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KLEMM Medicine and Moral Virtue in the Expositio Problematum Aristotelis of Peter of Abano

KLEMM Medicine and Moral Virtue in the Expositio Problematum Aristotelis of Peter of Abano

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Published by: Acca Erma Settemonti on Jul 22, 2014
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University of Nebraska, Kearney 
This paper examines a set of questions concerning
 in Peter of Abano’s
 (1310) and shows that its author takes a naturalistic ap-proach, heavily reliant on medical doctrine, to propose that not only the lower virtues, but also those dependent on the rational soul, are closely tied to physi-ological states. For the irrational soul, this close connection with the body is not surprising. However, in the case of the rational virtues, the dependence on thebody is more unusual and offers a significant example of Peter’s application of medical doctrine beyond the established bounds of the discipline. His is a very different approach to human virtue than that of his contemporaries, and it blursthe distinction between moral virtue and natural virtue throughout his exposition. At the same time, this commentary offers insight into Peter’s broader position onthe soul.
Peter of Abano’s readers often remark on his ambitious andeven presumptuous naturalism, which transcends the establishedbounds for a
 His analyses of medical concepts areunusually philosophical and thorough.
 He is willing to offer
I am grateful to the De Wulf-Mansion Centre at K.U. Leuven, which suppliedfinancial support for this research through the program
 Philosophy between Text and Tradition: Petrus de Abano and the Reception of Aristotle’s
 in the Middle Ages
(Fund for Scientific Research—Flanders, Grant G.0142.04), and to the GladysKrieble Delmas Foundation. I also thank Pieter De Leemans, Guy Guldentops,Craig Martin, Nancy Struever, and this journal’s anonymous referees for theirhelpful comments.
For Peter’s biography see: L. Thorndike,
 A History of Magic and Experimental Science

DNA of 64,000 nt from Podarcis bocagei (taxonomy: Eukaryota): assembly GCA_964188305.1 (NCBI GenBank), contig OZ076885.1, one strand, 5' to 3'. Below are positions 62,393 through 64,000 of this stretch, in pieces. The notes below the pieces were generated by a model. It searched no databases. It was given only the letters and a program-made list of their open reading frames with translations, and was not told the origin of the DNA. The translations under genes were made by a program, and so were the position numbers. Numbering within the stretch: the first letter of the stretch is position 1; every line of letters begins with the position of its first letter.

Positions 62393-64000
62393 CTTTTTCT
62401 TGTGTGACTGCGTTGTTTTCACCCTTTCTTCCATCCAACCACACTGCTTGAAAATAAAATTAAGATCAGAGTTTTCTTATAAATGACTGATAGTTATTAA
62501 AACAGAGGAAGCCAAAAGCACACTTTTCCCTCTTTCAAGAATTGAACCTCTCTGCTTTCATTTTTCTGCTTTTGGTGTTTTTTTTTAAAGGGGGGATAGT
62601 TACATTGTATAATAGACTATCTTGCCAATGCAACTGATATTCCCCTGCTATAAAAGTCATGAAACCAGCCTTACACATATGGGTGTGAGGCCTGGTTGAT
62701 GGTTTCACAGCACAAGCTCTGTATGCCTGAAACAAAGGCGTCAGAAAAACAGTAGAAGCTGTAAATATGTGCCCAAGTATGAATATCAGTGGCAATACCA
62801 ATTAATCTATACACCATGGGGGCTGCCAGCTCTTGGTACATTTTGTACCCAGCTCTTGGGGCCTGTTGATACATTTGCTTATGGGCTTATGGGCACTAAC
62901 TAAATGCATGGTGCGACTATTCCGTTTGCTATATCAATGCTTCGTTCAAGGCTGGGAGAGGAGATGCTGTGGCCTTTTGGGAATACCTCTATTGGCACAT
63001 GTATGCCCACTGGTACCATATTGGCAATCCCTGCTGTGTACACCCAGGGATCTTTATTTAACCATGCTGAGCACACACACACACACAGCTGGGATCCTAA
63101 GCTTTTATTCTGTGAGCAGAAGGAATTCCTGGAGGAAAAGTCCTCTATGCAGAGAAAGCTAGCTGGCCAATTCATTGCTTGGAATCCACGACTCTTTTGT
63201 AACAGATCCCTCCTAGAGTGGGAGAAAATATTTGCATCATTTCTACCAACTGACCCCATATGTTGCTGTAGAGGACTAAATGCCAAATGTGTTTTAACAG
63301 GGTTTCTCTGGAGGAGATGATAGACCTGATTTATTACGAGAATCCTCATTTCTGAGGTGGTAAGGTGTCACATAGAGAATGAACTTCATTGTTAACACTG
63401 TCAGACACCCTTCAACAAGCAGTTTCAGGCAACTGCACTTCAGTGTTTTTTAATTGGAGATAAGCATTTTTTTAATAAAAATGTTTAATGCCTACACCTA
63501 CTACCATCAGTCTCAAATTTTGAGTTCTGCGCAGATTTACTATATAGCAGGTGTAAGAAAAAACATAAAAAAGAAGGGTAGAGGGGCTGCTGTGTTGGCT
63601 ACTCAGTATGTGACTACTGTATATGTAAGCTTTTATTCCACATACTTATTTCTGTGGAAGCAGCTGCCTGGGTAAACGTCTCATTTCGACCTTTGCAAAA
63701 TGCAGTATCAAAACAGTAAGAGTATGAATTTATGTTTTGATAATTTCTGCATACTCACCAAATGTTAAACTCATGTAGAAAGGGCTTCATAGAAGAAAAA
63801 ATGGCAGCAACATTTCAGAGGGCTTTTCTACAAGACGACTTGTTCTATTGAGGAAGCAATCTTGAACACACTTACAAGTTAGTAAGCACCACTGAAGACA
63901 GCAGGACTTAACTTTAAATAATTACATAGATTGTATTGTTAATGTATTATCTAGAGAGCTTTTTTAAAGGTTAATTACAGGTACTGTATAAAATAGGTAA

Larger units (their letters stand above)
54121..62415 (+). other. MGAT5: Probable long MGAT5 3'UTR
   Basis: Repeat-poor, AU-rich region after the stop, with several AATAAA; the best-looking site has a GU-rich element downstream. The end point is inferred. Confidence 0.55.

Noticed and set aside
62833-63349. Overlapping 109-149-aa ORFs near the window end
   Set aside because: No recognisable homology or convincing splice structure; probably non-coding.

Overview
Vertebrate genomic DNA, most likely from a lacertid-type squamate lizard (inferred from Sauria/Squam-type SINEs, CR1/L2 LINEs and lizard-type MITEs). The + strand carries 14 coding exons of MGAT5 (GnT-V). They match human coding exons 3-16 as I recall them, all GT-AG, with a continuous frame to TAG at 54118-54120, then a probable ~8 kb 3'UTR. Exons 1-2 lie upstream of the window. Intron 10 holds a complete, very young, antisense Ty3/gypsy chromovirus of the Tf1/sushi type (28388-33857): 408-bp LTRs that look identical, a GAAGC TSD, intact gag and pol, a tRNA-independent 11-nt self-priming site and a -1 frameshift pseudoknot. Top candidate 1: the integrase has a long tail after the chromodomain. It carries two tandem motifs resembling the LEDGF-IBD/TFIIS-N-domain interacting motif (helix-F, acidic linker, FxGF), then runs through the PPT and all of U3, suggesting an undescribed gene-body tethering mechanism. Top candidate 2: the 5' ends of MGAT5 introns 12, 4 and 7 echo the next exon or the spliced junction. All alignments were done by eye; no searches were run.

, v. II (New York, 1923), 874-939 and E. Paschetto,
 Pietro d’Abano, medico  filosofo
 (Florence, 1984),
19-34, which includes references to Peter’s writings andto older biographical literature. On Peter’s naturalism generally see: F. Alessio,“Filosofia e scienza in Pietro d’Abano,”
Storia della cultura veneta 
, vol. 2 (Vicenza,1976), 171-200; M.T. d’Alverny, “Pietro d’Abano et les “naturalistes” à l’époquede Dante,”
 Dante e la cultura veneta 
, V. Branca, and G. Padoan, eds. (Florence,1966), 207-219; B. Nardi, “Intorno alle dottrine filosofiche di Pietro d’Abano,”
 Nuova rivista storica 
, 4 (1920), 81-97, 464-481 and 5 (1921), 300-313, repr. in
 Saggi sull’aristotelismo padovano dal secolo xiv al xvi 
 (Florence, 1958), 19-74.
N. Siraisi compares his analysis of the elements to his earlier contemporary:
 Koninklijke Brill NV, Leiden, 2006Early Science and Medicine 11, 3 Also available online www.brill.nl
 of peter of abano
303natural interpretations of issues usually left to theology and evento confront theologians directly, especially in his impassioneddefenses of astrology.
 Other lines of investigation into Peter’sthought have been inspired by his alleged role in the origins of “Paduan Averroism,” and look at his contributions to philosophi-cal methodology and his doctrine on the intellective soul, areasthat have been closely associated with Averroism. Even whilethese particular charges of Averroism have been dispelled, Pe-ter’s unusually rich treatments of these subjects have remainedareas of continuing interest. Concerning the methods of naturalphilosophy, Peter maintained an appropriately practical doctrinefor a
, emphasizing not only the discovery of universalknowledge (
), but the application of this knowledge incontingent events.
 On the soul, his doctrines have proven unu-sually difficult to pin down, with a confusing array of suggestionsspanning the range of available theories.
 Whatever the precise
“Pietro d’Abano and Taddeo Alderotti: Two Models of Medical Culture,”
11 (1985), 139-162.
Peter often refers derisively to theologians who criticise astrology, callingthem “divini hypocriti.” See: G. Federici Vescovini, “Peter of Abano and astrol-ogy,”
 Astrology, Science and Society: Historical Essays
, ed. P. Curry (Woodbridge,1987), 19-39 and her introduction to
 Pietro d’Abano. Trattati di astronomia: Lucidator dubitabilium astronomiae, De motu octavae sphaerae e altre opere 
 (Padua, 1992). J.Cadden finds Peter’s analysis of homosexuality to be quite bold: “‘Nothing Natu-ral is Shameful’: Vestiges of a Debate about Sex and Science in a Group of Late-Medieval MSS,”